[ John Coplans, Roy Lichtenstein, quoted in Jean Lipman and Richard Marshall, Art About Art, E.P.Dutton, New York (1978), p. 102. ]

Nobody in America pays much attention to art schools; in the recurrent assaults on our public educational institutions, the budgets for art and music are the first to be cut. Ever since the impact of the Armory Show in 1913, in conventional popular wisdom, art has been like a baby for critics and journalists either to cuddle or burp. For many if not most Americans (with Keene eyes on Christina's world), art has meant something between the stilted exercises of illustrators such as Rockwell Kent (who was on the Hanging Committee that refused to exhibit Duchamp's Fountain in 1917), and the mass media manifestations of the Muse's imagery as Saturday Evening Post covers by Norman Rockwell: that is, "art" in America has had a hard (and thirsty) time of it, caught between a Rockwell and a Rockwell.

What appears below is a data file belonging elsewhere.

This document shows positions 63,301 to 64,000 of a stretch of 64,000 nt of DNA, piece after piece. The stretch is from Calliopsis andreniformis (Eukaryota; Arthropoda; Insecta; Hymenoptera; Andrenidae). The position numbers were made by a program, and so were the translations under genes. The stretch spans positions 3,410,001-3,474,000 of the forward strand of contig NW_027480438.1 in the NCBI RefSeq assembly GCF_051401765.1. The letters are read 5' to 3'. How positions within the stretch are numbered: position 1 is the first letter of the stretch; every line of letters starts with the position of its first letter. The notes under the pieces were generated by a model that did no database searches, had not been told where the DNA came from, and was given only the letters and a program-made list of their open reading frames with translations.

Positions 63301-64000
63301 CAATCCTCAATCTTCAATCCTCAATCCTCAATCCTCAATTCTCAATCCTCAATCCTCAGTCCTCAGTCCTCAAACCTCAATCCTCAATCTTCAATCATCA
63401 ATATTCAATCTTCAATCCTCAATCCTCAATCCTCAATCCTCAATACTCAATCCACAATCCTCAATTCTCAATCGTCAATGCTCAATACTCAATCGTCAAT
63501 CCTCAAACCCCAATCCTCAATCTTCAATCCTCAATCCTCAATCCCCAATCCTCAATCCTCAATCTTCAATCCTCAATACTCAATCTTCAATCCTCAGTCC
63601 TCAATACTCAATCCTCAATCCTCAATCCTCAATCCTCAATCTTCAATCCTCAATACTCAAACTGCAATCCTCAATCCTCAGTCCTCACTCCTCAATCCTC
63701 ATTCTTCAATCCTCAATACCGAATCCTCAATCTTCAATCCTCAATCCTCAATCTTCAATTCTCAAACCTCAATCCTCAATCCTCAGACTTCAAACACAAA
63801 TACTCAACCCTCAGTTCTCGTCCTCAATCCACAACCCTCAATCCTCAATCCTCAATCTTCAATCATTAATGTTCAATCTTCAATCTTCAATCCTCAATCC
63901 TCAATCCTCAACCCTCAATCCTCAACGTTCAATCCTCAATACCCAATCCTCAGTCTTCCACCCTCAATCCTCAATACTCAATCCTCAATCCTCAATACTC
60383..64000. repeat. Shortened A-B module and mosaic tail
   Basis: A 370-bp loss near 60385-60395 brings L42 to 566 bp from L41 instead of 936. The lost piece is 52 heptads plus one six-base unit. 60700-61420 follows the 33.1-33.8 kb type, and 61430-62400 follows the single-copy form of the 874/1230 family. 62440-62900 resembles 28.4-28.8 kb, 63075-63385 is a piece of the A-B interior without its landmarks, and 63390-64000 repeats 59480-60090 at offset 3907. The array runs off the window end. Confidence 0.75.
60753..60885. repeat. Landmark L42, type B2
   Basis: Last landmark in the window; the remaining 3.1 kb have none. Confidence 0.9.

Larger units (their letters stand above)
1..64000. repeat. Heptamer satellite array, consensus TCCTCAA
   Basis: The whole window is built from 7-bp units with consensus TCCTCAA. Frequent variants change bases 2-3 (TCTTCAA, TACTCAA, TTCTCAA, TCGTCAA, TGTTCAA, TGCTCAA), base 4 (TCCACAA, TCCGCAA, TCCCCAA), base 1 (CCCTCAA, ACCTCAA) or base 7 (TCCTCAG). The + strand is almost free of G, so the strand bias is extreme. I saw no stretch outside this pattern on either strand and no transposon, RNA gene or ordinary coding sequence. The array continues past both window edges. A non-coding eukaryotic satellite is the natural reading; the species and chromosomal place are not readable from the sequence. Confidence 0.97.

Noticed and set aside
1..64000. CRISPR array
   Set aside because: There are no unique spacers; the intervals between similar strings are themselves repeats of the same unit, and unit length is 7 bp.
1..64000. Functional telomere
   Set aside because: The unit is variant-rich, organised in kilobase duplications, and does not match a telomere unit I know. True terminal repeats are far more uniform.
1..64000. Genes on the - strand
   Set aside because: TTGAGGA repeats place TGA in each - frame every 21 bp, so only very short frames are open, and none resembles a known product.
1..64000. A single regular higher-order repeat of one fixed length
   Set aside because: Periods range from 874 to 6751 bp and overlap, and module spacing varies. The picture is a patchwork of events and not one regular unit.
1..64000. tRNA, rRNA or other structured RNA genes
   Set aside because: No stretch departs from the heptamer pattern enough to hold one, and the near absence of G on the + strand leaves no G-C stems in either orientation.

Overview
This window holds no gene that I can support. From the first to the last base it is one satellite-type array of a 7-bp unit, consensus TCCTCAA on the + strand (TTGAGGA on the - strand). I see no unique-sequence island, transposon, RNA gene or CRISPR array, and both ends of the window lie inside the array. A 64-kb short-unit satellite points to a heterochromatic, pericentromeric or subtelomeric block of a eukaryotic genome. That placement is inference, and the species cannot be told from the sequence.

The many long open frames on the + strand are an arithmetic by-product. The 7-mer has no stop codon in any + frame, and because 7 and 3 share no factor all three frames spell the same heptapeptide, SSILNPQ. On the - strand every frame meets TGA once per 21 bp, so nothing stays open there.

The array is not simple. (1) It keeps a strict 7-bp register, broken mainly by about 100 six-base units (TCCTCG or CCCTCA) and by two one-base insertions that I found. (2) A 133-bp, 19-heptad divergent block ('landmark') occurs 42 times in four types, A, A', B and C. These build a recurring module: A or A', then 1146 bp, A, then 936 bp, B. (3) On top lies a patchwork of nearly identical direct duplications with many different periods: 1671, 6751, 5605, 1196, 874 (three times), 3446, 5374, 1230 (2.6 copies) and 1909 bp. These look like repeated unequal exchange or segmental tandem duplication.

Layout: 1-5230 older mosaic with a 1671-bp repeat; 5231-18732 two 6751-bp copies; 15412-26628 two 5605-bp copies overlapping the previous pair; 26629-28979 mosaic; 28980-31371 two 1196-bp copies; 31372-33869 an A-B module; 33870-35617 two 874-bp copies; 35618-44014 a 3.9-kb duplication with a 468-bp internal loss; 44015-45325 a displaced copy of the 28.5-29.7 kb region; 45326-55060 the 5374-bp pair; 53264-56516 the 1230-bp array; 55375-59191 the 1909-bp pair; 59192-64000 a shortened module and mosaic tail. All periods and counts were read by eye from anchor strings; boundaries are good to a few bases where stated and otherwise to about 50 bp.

When the "higher education" in America's academic establishment succumbs to temptations of idolatry to art, it is often by way of prognosticating upon the pronouncements of posterity as if--in full professorial pomposity--presuming to call the shots of history, very pretentiously, in advance. The essentially internal, magical process of art is misrepresented by pseudo-scientific would-be knowledge under the guise that "names and dates" have become somehow reified, objective data, thus confounding matters of real substance. Of course, names and dates can be reckoned, and--as we have seen with With Hidden Noise--ignoring them altogether is certainly difficult for historians to justify. Yet, Duchamp taught us a lesson about how to avoid the narrow business of "names" by changing one's persona (Rrose Sélavy), and by extending the artist's signature to a point beyond absurdity, as when he signed a "Readymade" mural, extant in a New York cafe, thus performing an early act of art-by-appropriation. Taking into account all of Duchamp's lost originals, his authorization of manifold replicas or recreations of Readymades, and the many abandoned or long-term secret projects, he also seems to be telling the serious student not to put much significance in the mere transient temporality of "dates." The idolatry issue has been slugged out often when the history of religion--and specifically the belief that forms and images possess some magical power or agency--infiltrates the history of art. The original Jewish Temple differed from the pagan temple in NOT containing a cult image. So much for the art and craft of sculpture that had flourished, celebrating the Great Goddess, since Her ivory representations were placed in the shrines of their encampments by paleolithic mammoth hunters, Her stone images carved in the caves, and Her form in clay figures fired (around 25,000 BC) at Dolni Vestonice. But "graven images" became extraneous for the rabidly patriarchal Semitic tribes, as they diverged ever further from traditions that used those sacred objects in venerable rites honoring the processes of a bountiful and sustaining nature--which was also to be sustained by those very practices of religion that came to be deprecated as "pagan," and "idolatrous." Tending their stock and moving on, overgrazing the land and turning it into desert, the early Jews saw the "idol" only as a thing, focussing on the nominal "product," while the verbal "process" of respecting the Great Mother, from contemporary perspectives on ancient ecology anyway, was deeply, disastrously misunderstood.